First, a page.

Apanthura sandalensis Stebbing, 1900 (additional source)
Apoglossum gregarium (E.Y.Dawson) M.J.Wynne, 1985 (additional source)
Apogon fasciatus (White, 1790) accepted as Ostorhinchus fasciatus (White, 1790) (additional source)
Aquilonastra burtoni (Gray, 1840) (additional source)
Ashtoret lunaris (Forskål, 1775) (additional source)
Asparagopsis armata Harvey, 1855 (additional source)
Asparagopsis taxiformis (Delile) Trevisan de Saint-Léon, 1845 (additional source)
Aspidosiphon (Aspidosiphon) elegans (Chamisso & Eysenhardt, 1821) (additional source)
Asterias rubens Linnaeus, 1758 (additional source)
Atactodea glabrata (Gmelin, 1791) accepted as Atactodea striata (Gmelin, 1791) (additional source)
Atergatis roseus (Rüppell, 1830) (additional source)
Atys cylindricus (Helbling, 1779) accepted as Aliculastrum cylindricum (Helbling, 1779) (additional source)
Balanus trigonus Darwin, 1854 (additional source)
Beryx splendens Lowe, 1834 (additional source)
Botryocladia madagascariensis G.Feldmann, 1945 (additional source)
Bougainvillia niobe Mayer, 1894 (additional source)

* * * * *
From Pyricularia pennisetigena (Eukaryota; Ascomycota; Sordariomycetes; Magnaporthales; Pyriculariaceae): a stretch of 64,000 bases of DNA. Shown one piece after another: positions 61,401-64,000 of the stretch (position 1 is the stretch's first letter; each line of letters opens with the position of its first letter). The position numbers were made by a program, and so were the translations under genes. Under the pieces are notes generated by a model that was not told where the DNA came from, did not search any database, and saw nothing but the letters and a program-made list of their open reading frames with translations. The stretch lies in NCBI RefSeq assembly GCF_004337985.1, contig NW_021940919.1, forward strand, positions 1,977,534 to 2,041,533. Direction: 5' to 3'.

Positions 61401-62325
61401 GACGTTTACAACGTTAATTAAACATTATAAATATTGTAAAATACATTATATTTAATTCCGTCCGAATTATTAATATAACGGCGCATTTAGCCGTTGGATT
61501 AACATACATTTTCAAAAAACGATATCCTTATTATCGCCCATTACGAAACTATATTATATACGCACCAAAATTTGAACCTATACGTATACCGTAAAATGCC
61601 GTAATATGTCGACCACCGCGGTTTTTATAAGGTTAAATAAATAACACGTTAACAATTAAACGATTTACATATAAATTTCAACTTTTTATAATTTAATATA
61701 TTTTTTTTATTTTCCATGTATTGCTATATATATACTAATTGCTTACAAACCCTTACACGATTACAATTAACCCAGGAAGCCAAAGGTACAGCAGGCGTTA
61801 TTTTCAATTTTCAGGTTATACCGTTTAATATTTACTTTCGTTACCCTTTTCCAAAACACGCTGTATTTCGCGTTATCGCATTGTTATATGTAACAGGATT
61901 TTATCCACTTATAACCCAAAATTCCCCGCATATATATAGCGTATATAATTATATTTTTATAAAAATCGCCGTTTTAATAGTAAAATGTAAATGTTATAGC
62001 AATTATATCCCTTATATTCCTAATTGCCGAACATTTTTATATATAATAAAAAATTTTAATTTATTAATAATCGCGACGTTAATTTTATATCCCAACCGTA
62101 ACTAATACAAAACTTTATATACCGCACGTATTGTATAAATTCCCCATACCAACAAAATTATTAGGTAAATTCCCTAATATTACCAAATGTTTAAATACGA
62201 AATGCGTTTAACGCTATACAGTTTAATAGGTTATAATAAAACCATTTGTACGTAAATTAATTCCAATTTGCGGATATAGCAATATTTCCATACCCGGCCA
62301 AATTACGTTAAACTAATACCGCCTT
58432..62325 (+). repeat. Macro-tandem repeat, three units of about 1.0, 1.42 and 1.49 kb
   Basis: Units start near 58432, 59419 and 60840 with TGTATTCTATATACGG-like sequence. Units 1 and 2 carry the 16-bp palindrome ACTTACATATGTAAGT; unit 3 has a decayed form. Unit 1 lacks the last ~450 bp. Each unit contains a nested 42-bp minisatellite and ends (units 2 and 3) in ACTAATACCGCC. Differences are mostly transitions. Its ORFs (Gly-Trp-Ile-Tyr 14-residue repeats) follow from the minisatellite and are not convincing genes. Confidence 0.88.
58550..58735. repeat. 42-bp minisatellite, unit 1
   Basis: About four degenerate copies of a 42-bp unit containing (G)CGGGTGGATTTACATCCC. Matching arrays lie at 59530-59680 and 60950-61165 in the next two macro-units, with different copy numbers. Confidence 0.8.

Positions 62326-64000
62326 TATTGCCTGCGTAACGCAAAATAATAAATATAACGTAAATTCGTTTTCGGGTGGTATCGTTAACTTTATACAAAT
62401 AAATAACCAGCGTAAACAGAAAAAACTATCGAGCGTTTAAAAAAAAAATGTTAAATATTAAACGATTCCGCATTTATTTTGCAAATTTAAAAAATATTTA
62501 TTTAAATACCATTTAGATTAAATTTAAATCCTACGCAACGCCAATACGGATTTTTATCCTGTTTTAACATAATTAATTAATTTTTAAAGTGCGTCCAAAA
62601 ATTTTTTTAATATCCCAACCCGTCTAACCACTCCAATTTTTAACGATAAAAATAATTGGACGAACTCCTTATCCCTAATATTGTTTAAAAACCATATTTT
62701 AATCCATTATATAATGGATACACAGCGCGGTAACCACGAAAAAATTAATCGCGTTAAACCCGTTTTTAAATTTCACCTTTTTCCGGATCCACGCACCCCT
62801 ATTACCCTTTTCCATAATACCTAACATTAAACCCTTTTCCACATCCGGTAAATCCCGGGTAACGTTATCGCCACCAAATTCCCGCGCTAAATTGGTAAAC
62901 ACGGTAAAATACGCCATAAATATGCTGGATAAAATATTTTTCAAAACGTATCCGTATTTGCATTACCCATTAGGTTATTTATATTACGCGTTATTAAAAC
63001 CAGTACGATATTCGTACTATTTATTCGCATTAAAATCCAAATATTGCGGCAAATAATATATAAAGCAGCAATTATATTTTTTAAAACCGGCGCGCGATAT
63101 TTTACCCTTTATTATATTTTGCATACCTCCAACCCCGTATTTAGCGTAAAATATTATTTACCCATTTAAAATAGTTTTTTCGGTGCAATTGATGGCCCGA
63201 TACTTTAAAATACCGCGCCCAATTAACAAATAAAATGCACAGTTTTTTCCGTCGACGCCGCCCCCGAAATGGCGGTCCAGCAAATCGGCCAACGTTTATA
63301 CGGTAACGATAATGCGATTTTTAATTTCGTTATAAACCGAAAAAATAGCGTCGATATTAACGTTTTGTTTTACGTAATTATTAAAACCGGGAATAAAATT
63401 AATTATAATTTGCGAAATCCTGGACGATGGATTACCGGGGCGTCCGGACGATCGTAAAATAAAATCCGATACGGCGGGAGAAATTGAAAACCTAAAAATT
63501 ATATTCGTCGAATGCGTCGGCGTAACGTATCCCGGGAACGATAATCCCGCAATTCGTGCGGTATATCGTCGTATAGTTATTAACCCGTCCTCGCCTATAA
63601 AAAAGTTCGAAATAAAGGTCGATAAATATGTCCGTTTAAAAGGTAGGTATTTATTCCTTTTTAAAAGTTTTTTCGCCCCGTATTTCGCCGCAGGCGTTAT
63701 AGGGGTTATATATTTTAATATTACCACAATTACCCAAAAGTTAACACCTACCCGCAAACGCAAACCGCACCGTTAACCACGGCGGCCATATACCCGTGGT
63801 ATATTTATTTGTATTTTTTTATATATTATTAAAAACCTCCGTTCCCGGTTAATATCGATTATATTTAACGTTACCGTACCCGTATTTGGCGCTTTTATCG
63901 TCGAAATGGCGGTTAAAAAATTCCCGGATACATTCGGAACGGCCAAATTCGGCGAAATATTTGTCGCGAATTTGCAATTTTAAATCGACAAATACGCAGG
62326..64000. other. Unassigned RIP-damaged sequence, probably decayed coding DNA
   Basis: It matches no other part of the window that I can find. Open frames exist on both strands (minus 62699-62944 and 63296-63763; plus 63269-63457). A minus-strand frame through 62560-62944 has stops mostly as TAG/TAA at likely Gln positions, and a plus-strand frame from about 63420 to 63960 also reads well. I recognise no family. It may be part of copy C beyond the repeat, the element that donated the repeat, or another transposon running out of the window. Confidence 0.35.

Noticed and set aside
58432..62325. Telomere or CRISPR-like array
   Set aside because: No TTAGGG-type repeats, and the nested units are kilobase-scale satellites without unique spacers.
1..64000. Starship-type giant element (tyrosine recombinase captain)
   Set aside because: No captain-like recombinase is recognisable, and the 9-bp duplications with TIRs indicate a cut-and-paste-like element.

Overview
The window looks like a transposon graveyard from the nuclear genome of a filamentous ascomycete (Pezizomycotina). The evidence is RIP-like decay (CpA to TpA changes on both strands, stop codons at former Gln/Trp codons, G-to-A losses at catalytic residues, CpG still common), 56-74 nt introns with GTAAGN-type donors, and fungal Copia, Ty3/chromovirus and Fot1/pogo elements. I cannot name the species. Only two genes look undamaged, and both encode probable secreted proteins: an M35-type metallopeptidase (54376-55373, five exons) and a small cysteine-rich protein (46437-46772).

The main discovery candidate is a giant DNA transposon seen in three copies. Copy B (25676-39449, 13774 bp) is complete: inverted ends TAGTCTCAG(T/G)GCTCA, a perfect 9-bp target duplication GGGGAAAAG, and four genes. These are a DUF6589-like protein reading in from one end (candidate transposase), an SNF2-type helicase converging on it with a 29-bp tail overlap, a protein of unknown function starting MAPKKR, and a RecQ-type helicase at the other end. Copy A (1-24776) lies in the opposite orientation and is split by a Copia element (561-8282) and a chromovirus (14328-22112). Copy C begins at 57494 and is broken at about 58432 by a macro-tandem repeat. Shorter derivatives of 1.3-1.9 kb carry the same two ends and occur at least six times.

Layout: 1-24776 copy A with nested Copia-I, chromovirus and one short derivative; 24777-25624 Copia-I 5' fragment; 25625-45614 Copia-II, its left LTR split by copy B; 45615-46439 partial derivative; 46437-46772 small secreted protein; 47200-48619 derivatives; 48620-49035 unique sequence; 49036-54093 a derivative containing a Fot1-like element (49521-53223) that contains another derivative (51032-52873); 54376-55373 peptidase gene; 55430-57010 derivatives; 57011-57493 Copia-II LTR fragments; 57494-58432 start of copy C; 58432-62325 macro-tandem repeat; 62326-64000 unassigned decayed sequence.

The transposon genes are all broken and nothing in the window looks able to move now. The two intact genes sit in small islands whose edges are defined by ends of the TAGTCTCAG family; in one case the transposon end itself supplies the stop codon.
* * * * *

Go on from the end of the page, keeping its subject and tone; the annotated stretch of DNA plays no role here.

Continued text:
Brizalina simpsoni (Heron-Allen & Earland, 1915) accepted as Bolivina simpsoni Heron-Allen & Earland, 1915 (additional source)
Bursatella leachii Blainville, 1817 (additional source)
Calanopia elliptica (Dana, 1849) (additional source)
Calanopia minor Scott A., 1902 (additional source)
Calappa hepatica (Linnaeus, 1758) (additional source)
Calappa pelii Herklots, 1851 (additional source)
Callinectes danae Smith, 1869 (additional source)
Callinectes sapidus Rathbun, 1896 (additional source)
Callista florida (Lamarck, 1818) (additional source)
Canarium mutabile (Swainson, 1821) (additional source)
Capitellethus dispar (Ehlers, 1907) (additional source)
Caprella scaura Templeton, 1836 (additional source)
Carcharhinus altimus (Springer, 1950) (additional source)
Carcharhinus falciformis (Müller & Henle, 1839) (additional source)
Carupa tenuipes Dana, 1852 (additional source)
Cassiopea andromeda (Forsskål, 1775) (additional source)
Caulerpa mexicana Sonder ex Kützing, 1849 (additional source)
Caulerpa scalpelliformis (R.Brown ex Turner) C.Agardh, 1817 (additional source)
Caulerpa taxifolia (M.Vahl) C.Agardh, 1817 (additional source)
Cellana rota (Gmelin, 1791) (additional source)
Celleporaria aperta (Hincks, 1882) (additional source)
Celleporaria pilaefera (Canu & Bassler, 1929) (additional source)
Centropages furcatus (Dana, 1849) (additional source)
Ceratonereis mirabilis Kinberg, 1865 (additional source)